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The Carbonari ( Italian for Köhler ) or Germanized Karbonari were the members of the Carboneria [ karbonɛˈria ], the most important of the secret societies in the Italian states of the 19th century . They were involved in the further development of the Italian unification movement of the Risorgimento and, as Charbonnerie, also developed political influence in France .

Character of the covenant

Despite their Catholic and mystical content, the Carbonari strongly resemble Freemasonry in their form , from which they differed in their efforts for political freedom and their ruthless choice of means. Like the Freemasons from the stonemasons ' guilds, the Carbonari took their customs and names from the charcoal burners.

Admission was gradual: there were apprentice, journeyman and master craftsman departments, the highest grades were achieved only by a few members. But all were sworn to absolute secrecy and absolute obedience to the superiors.

The members called each other buoni cugini (good cousins), non-members were called pagani (pagans). They called their meeting buildings baracca (hut) and the meetings themselves vendita (market or box). The associations of women (" gardeners ") were called "gardens", the place outside the vendita was the "forest" in which the "wolves" (meaning the Italian princes) lived.

Between 1815 and 1820, more than 600,000 people are said to have belonged to the secret society.

The slogan of the Carbonari was I ustum n ecare r eges I taliae ( It is fair to kill Italy's kings ), whose abbreviation INRI coincided with the initials on the cross of Jesus and should therefore deceive the identification mark.


The historical origin of the Carbonari is unclear; the secret society developed into a political factor in the Naples area during the Napoleonic period . Here its members initially wavered in their attitude to the used by Napoleon as king of Naples , Joachim Murat , before they finally behind King Ferdinand I presented.

Restoration time

Like all European ruling houses, Ferdinand I carried out a restoration in his Kingdom of the Two Sicilies, which was created after the Congress of Vienna . After the Carbonari had found a broader base because of the general dissatisfaction that developed from this among the people, Guglielmo Pepe succeeded in developing the union into a military organization and eliminating internal adversaries. On July 2, 1820, the Carbonari launched a military uprising and forced Ferdinand to adopt the Spanish Constitution of 1812 . After this interim success, the Carbonari were persecuted by the notorious Police Minister of King Ferdinand, Antonio Capece Minutolo, Principe di Canosa , and by foreign organizations such as the Calderari ("tinker").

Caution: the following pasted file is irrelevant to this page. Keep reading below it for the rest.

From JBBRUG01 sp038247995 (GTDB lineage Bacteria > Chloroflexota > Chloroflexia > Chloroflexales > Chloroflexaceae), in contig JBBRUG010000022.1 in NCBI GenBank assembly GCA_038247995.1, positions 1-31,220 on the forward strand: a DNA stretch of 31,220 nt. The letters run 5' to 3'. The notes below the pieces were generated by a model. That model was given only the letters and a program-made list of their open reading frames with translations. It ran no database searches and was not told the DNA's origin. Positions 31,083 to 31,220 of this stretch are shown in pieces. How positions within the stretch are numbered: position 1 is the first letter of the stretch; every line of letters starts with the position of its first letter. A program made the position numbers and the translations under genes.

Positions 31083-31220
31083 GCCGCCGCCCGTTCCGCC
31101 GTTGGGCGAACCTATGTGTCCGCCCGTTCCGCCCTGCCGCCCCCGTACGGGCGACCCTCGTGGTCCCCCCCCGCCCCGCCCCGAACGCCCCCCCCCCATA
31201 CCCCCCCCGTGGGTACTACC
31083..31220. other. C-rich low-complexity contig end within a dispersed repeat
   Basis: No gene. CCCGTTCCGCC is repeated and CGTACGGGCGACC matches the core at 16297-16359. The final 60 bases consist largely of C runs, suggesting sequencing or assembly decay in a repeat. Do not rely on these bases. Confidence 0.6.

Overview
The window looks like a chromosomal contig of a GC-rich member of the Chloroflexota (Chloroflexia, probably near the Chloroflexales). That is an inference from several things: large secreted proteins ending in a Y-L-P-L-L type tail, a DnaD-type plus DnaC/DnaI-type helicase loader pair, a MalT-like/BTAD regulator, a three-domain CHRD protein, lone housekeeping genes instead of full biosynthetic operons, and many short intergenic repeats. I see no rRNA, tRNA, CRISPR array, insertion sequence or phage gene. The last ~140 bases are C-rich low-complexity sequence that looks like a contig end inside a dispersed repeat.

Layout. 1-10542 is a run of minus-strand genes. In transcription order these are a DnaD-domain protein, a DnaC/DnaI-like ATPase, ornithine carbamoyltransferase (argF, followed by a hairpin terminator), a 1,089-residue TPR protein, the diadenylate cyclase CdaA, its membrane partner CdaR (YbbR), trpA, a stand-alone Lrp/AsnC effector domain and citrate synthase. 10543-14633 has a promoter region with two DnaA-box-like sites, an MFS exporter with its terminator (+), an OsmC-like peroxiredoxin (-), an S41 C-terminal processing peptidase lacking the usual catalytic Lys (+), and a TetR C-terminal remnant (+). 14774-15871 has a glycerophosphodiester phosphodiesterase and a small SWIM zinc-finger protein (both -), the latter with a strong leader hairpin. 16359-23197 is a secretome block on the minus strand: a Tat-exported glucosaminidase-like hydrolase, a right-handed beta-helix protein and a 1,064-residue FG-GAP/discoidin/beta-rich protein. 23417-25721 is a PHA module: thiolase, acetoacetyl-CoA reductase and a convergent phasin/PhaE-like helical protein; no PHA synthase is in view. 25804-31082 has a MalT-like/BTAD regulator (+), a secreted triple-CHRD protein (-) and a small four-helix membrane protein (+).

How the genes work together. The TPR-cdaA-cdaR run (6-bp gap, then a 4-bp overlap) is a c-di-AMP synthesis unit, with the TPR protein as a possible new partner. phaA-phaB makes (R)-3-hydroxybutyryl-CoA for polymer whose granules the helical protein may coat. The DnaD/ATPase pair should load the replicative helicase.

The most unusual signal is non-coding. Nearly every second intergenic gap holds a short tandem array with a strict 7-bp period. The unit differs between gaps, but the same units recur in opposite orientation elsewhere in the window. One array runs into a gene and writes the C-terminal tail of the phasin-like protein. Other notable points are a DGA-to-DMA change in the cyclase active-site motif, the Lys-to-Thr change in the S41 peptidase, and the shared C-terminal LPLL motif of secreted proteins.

At Rieti there was a battle on March 7, 1821 between an Austrian intervention army under the command of Johann Maria Frimont von Palota and 50,000 men from Neapolitan troops under General Guglielmo Pepes during the uprising of the Carbonari. The Battle of Rieti ended with the defeat of the Neapolitan army.

Early Risorgimento

In Piedmont , where Karl Albert was mistakenly regarded as a member of the secret alliance, the Carbonari quickly gained popularity and were also able to enforce the Spanish constitution there, a year after Naples. In 1830, Napoléon Louis Bonaparte and Charles Louis Bonaparte joined the Carbonari. Charles Louis led the siege of the fortress of Civita Castellana . After the rebellion was put down and his brother died, Charles Louis, who later became Napoleon III, fled to France with his mother. Even at this point in time, Metternich saw the Carbonari as a great danger to Austria's political intentions in Italy, since their striving for power was directed not only against the Italian territorial lords, but increasingly against the foreign rule of the Habsburgs . Therefore, he not only pursued them on his own territory, but also supported the Italian territorial lords, whereby the rule of the Bourbons over the Kingdom of the Two Sicilies , like that of the House of Savoy over the Kingdom of Sardinia , could be re-established. Popes Pius VII and Leo XII also joined the struggle of the Austrians . , for whom the Carbonari was considered a Freemasons' union (see for example the bull Ecclesiam a Jesu Christo ). Under this pressure, the Carbonari finally merged after 1833 in the popular movement "Giovine Italia" ("Young Italy"), which was further developed by Giuseppe Mazzini .

See also


  • Albert Falcionelli: Les sociétés secrètes italiennes. Les Carbonari, la Camorra, la Mafia . Payot, Paris 1936.
  • Carbonari . In: Encyclopædia Britannica . 11th edition. tape 5 : Calhoun - Chatelaine . London 1910, p. 307 (English, full text [ Wikisource ]).

Web links

Commons : Carbonari  - collection of images, videos and audio files

Individual evidence

  1. Isabella Ackerman, Walter Kleindel: The Chronicle of Austria. Chronik Verlag, 1994, p. 311.